THE WORLD HEALTH ORGANISATION HAS ALSO NOTED: Although women can be violent towards their male partners and violence occurs between partners of the same sex, the overwhelming burden of partner violence is borne by women at the hands of men. In 48 populations based surveys from around the world, 10%-69% of women report being physically assaulted by an intimate male partner at some point in their lives’2. Despite the work of organisations responding to the issue of violence against women, a silence still surrounds the area and a tendency to treat the crime of domestic violence as lesser than other violent crimes persists. Research commissioned by Women’s Aid in 1999 for example, found that despite a relatively high arrest rate for domestic violence incidents (between 21% and 50% in the three research sites examined)3 – only between 1% and 6% of those arrests translated into a prison sentence for the perpetrators involved4. The main objective of Women’s Aid Specialist Support Agency is to highlight violence against women as a concern for community development and to encourage organisations and networks to respond to the issue. The agency also aims to address the development of responses for women who are experiencing and are further marginalised and excluded from accessing support due to additional barriers such as poverty; ethnicity; status; location; disability. ________________________ 1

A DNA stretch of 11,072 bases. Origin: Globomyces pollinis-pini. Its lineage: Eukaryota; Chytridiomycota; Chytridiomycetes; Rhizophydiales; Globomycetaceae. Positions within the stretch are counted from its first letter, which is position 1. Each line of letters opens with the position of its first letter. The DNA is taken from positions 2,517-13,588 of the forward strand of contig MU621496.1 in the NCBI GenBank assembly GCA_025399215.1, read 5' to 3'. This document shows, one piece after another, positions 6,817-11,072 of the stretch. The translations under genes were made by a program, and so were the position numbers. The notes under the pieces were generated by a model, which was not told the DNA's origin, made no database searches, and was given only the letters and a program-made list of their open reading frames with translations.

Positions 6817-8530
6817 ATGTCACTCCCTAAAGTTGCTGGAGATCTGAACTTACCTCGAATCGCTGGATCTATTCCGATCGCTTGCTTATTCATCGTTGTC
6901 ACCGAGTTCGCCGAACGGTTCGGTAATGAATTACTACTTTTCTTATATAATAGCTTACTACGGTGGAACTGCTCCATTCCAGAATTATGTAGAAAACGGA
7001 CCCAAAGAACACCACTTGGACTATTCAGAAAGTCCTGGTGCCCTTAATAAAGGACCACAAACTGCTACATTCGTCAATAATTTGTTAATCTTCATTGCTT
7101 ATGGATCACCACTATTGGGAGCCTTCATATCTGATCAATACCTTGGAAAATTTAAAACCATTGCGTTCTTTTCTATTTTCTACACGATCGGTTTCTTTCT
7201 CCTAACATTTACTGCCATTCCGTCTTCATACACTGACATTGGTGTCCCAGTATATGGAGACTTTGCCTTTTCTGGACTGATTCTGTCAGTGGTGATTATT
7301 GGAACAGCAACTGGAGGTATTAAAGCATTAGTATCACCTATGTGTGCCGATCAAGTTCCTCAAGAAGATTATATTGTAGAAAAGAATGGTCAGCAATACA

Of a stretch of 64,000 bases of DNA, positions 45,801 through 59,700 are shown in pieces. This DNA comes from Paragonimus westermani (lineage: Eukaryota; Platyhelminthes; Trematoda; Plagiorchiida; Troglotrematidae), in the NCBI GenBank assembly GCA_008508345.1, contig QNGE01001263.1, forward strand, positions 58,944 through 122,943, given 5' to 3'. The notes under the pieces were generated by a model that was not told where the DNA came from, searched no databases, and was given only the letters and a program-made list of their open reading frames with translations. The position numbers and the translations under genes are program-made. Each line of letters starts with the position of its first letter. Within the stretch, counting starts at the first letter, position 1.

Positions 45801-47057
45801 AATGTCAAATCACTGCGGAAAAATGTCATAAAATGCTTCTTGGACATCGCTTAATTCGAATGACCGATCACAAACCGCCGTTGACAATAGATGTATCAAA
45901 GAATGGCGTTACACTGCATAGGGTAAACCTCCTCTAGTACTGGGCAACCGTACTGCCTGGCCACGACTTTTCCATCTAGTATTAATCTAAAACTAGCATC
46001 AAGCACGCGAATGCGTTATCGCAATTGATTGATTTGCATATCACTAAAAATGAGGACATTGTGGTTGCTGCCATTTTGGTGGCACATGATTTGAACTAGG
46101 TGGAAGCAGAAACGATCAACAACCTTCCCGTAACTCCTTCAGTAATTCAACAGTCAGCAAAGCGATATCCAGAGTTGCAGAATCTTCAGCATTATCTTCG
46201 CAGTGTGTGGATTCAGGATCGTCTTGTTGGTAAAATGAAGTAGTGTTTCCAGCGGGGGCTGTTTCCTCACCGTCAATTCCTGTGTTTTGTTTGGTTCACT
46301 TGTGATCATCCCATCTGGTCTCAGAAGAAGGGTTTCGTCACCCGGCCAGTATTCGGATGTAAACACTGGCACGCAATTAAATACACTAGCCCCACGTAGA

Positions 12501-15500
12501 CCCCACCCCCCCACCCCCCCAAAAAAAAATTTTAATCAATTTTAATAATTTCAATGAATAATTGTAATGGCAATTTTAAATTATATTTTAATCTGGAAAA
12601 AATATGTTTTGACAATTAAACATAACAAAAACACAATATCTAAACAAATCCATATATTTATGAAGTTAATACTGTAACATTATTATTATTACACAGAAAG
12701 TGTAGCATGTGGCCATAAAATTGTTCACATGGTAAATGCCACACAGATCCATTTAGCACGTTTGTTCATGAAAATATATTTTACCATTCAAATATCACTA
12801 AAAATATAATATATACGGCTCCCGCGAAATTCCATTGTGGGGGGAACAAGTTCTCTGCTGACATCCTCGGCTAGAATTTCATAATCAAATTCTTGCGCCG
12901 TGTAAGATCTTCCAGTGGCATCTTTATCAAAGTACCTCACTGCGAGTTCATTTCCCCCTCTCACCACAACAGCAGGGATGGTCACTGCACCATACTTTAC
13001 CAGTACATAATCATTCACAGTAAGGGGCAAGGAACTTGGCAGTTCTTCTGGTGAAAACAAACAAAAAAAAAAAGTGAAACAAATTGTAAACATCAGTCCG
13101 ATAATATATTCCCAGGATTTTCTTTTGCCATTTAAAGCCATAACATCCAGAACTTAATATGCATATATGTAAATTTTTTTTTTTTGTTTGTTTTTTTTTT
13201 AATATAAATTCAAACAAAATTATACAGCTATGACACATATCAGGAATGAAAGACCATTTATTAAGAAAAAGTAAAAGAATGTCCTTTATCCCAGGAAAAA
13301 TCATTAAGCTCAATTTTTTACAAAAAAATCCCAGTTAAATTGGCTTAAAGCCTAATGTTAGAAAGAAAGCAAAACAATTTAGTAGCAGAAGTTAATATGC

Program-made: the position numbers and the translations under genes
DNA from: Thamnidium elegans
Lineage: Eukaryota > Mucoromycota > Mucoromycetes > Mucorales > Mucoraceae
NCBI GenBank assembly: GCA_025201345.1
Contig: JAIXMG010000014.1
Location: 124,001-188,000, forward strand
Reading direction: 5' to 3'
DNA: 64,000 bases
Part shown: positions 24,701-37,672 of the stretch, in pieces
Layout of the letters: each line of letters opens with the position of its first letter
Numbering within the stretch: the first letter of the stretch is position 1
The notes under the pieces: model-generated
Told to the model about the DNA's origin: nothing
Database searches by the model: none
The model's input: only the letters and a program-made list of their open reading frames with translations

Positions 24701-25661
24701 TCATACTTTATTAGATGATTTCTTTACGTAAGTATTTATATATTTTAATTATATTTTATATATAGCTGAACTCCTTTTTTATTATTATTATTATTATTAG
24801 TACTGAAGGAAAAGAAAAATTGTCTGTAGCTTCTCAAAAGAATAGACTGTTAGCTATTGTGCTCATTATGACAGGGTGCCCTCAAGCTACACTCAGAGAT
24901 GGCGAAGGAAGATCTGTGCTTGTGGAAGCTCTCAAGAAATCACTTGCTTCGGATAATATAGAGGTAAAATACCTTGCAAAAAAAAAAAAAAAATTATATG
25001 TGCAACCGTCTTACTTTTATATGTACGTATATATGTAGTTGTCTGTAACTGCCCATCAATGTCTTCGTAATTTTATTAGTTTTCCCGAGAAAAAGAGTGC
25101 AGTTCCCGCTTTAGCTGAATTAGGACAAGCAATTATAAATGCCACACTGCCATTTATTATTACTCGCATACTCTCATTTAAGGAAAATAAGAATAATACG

UN Declaration on the Elimination of Violence against Women, adopted in 1993.
World Health Organisation (2002) ‘World Health Report on Violence and Health – Summary’, p.15.
Rates of arrest are significantly higher than that of Northern Ireland where the arrest rate is between 12% and 16% of incidents reported. The Northern Ireland arrest rate is similar to that in the UK where Kelly (1999) found in the two police divisions she studied that the arrest rate was 14% of all call-outs. Kelleher and O’Connor (1999) ‘Safety and Sanctions: Domestic Violence and the Enforcement of the Law in Ireland’, Women’s Aid
BLUE DRUM THE ARTS SPECIALIST SUPPORT AGENCY
CITYWIDE DRUGS CRISIS CAMPAIGN SPECIALIST SUPPORT AGENCY
lue Drum aims to support the community development sector in tackling issues of access to quality arts experience and in the use of creative methodologies in working towards social inclusion. We provide a range of direct supports and developmental initiatives. Some of these are focused on Community Development Projects and Family Resource Centres while others are open to the wider community development sector plus involved artists and arts organisations. Information We are developing an information service on all aspects of arts in community development. Information can be sought directly by phone or email and from December 2004, from our website. We would welcome your contributions by way of publications, case studies, reports and evaluations, press cuttings and videos etc.